At the Mountains of Madness: And Other Tales of Terror
by H. P. Lovecraft
The barren, windswept interior of the Antarctic plateau was lifeless -- or so the expedition from Miskatonic University thought. Then they found the strange fossils of unheard-of creatures . . . and the carved stones tens of millions of years old . . . and, finally, the mind-blasting terror of the City of the Old Ones. Three additional strange tales, written as only H.P. Lovecraft can write, are also included in this macabre collection of the strange and the weird.
Behind a Mask
by Louisa May Alcott
Louisa May Alcott's little-known novella is an ingenious study of deception, betrayal, and the ruthless power of a woman scorned. When demure Scottish governess Jean Muir arrives at a wealthy household, the family couldn't be more thrilled with their young new resident and find themselves beguiled by her grace and beauty. But this surrender to her "innocent" charms soon sets the men quarreling for her attention, with the women beside themselves with jealousy. Delighted with her success, Miss Muir sets her sights on the highest prize, but she has only three days to claim victory before the truth, behind her mask, will be exposed.
Dr. Jekyll and Mr. Hyde
by Robert Louis Stevenson
Stark, skillfully woven, this fascinating novel explores the curious turnings of human character through the strange case of Dr. Jekyll, a kindly scientist who by night takes on his stunted evil self, Mr. Hyde. Anticipating modern psychology, Jekyll and Hyde is a brilliantly original study of man's dual nature -- as well as an immortal tale of suspense and terror.
by Bram Stoker
This may be the most famous vampire story of all time. In this story, a naive young Englishman travels to Transylvania to do business with a client, Count Dracula. After showing his true and terrifying colors, Dracula boards a ship for England in search of new, fresh blood. Unexplained disasters begin to occur in the streets of London before the mystery and the evil doer are finally put to rest.
Frankenstein, or, The Modern Prometheus
by Mary Shelley
One freezing morning, a lone man wandering across the Arctic ice caps is rescued by a ship's captain. As he is nursed back to health, Victor Frankenstein recounts his story of ambition, murder, and revenge. As a young scientist Frankenstein pushed moral boundaries in order to create life itself. But his creation is a monster stitched together from grave-robbed body parts who has no place in the world, and whose life can only lead to tragedy.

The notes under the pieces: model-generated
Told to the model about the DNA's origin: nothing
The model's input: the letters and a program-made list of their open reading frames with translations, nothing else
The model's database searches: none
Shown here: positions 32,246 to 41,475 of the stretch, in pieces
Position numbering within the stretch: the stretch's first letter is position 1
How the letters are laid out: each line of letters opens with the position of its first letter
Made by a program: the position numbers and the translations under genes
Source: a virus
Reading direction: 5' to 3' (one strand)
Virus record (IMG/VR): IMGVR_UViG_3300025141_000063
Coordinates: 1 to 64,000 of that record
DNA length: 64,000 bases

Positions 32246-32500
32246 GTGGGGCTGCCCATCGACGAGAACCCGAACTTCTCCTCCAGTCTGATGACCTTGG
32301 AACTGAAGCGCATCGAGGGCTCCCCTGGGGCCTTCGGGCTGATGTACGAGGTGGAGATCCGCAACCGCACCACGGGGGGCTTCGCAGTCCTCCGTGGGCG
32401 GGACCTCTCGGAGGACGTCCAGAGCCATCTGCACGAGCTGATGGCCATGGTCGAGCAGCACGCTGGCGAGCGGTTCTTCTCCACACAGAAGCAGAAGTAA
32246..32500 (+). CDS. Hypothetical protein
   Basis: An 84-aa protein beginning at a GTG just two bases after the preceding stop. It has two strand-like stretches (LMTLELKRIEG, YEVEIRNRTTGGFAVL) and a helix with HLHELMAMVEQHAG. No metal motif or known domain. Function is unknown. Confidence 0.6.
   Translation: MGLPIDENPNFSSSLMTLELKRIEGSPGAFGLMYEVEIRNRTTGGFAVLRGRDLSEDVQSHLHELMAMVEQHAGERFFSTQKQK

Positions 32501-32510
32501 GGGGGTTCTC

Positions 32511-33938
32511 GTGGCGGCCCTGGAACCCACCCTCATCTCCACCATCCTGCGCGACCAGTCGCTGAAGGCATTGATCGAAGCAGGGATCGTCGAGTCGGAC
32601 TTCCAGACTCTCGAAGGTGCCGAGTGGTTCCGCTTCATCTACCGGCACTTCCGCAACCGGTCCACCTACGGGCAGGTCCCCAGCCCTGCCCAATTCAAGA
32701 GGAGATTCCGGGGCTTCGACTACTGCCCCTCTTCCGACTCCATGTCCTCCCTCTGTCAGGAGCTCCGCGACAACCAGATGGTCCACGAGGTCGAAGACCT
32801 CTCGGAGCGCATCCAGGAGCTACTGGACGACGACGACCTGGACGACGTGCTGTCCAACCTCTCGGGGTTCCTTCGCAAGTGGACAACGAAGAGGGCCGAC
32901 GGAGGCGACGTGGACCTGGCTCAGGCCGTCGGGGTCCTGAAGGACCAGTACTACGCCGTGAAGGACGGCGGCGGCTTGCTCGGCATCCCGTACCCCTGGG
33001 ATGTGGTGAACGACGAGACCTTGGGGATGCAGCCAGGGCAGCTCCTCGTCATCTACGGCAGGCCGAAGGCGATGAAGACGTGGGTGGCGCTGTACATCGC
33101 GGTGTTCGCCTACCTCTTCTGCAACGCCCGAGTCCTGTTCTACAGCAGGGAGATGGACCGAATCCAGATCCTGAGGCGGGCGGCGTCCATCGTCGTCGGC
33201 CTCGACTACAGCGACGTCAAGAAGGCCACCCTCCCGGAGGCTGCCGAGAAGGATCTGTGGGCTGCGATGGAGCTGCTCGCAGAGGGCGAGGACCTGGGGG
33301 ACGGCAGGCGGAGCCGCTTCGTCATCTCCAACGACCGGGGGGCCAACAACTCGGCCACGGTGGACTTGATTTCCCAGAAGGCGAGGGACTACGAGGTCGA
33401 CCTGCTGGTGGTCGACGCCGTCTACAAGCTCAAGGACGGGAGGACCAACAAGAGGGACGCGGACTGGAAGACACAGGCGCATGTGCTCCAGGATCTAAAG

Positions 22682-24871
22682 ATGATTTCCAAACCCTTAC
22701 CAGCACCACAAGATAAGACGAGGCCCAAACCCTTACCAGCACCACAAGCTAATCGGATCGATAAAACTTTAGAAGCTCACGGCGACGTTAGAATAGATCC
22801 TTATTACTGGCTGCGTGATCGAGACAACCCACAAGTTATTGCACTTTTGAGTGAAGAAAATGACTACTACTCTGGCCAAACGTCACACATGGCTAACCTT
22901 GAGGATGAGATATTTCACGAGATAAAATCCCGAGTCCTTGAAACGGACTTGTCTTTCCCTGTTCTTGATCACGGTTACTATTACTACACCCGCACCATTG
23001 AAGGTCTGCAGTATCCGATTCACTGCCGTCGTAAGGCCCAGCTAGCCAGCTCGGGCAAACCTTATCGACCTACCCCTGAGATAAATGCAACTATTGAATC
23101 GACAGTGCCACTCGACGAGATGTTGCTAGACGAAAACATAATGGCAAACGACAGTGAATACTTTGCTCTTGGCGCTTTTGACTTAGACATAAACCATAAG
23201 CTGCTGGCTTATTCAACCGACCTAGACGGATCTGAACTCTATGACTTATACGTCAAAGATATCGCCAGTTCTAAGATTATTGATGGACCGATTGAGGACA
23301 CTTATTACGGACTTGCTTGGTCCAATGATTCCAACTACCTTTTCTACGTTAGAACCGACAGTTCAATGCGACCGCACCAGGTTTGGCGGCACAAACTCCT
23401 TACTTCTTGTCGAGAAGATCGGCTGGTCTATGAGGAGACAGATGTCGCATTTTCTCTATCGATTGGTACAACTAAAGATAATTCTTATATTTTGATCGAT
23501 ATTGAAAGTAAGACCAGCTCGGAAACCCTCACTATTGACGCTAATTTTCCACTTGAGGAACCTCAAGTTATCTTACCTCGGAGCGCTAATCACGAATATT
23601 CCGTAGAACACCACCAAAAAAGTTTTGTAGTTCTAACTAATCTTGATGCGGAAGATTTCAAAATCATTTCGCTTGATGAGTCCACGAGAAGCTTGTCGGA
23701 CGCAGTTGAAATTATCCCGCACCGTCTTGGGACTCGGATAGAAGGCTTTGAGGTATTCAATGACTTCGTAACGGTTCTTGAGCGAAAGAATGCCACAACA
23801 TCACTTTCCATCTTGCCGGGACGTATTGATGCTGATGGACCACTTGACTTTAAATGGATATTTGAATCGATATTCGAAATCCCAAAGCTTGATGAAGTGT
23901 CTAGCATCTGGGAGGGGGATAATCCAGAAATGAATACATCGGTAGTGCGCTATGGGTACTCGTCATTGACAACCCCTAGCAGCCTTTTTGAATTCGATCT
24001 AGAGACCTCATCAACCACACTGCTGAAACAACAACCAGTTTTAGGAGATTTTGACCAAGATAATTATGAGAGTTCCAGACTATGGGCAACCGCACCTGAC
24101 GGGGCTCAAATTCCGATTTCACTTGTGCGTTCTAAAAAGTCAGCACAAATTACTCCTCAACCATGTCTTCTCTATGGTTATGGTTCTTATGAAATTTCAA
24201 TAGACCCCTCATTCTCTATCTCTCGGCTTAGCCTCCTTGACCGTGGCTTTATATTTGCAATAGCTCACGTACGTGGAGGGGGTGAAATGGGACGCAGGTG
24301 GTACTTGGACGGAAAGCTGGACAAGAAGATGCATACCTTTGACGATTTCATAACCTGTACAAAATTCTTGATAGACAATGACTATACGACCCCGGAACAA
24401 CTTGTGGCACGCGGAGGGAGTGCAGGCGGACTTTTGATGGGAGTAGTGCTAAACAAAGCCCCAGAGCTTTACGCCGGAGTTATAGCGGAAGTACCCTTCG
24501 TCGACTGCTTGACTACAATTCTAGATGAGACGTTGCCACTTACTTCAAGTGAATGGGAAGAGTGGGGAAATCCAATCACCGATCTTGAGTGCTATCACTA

by Jane Austen
Catherine Morland is the very ideal of a nice girl from a happy family, but she has an overactive imagination. She is also obsessed with Gothic novels, where terrible things happen to the heroine, which gets her into all sorts of trouble. When she meets funny, sharp Henry Tilney, she's instantly taken with him. But when she is invited to his home, the sinister Northanger Abbey, her preoccupation with fantasy starts to get in the way of reality.
Tales of Madness: Seven Horror Stories
by Edgar Allan Poe
This collection of some of his most famous tales is intended to excite and to remind us that, although the author lived many years ago, his grasp of human emotion is as poignant as ever. Included in this book are the Poe classics: "The Raven," "The Tell-Tale Heart," "The Pit and the Pendulum," "The Cask of Amontillado," "Fall of the House of Usher," "Ligeia," and "A Premature Burial."
The Gods of Pegana
by Lord Dunsany
"The Gods of Pegana" is a rich tapestry of imaginative fantasy, one of the landmark collections of short stories from the early 20th century, and a tremendous influence on writers ranging from H.P. Lovecraft to Ursula K. LeGuin. One of the progenitors of twentieth century fantasy, Dunsany influenced H.P. Lovecraft and many others. Pegana was Dunsany's cycle of stories of mysterious other gods who care little for what worship they receive.
by Franz Kafka
A seemingly ordinary man, Gregor Samsa wakes up one morning only to discover that he has been transformed into a gigantic insect and must deal with the depression over his new physical alteration, as well as the rejection of his family.
The Turn of the Screw
by Henry James
One of literature's most gripping ghost stories depicts the sinister transformation of two innocent children into flagrant liars and hypocrites. Elegantly told tale of unspoken horror and psychological terror creates what few stories in literature have been able to do -- a complete feeling of dread and uncertainty.
The White People and Other Weird Stories
by Arthur Machen
The White People and Other Weird Stories is the perfect introduction to the father of weird fiction. The title story "The White People" is an exercise in the bizarre, leaving the reader disoriented and on edge. From the first page, Machen turns even fundamental truths upside-down, as his character Ambrose explains, "there have been those who have sounded the very depths of sin, who all their lives have never done an 'ill deed'", setting the stage for a tale entirely without logic.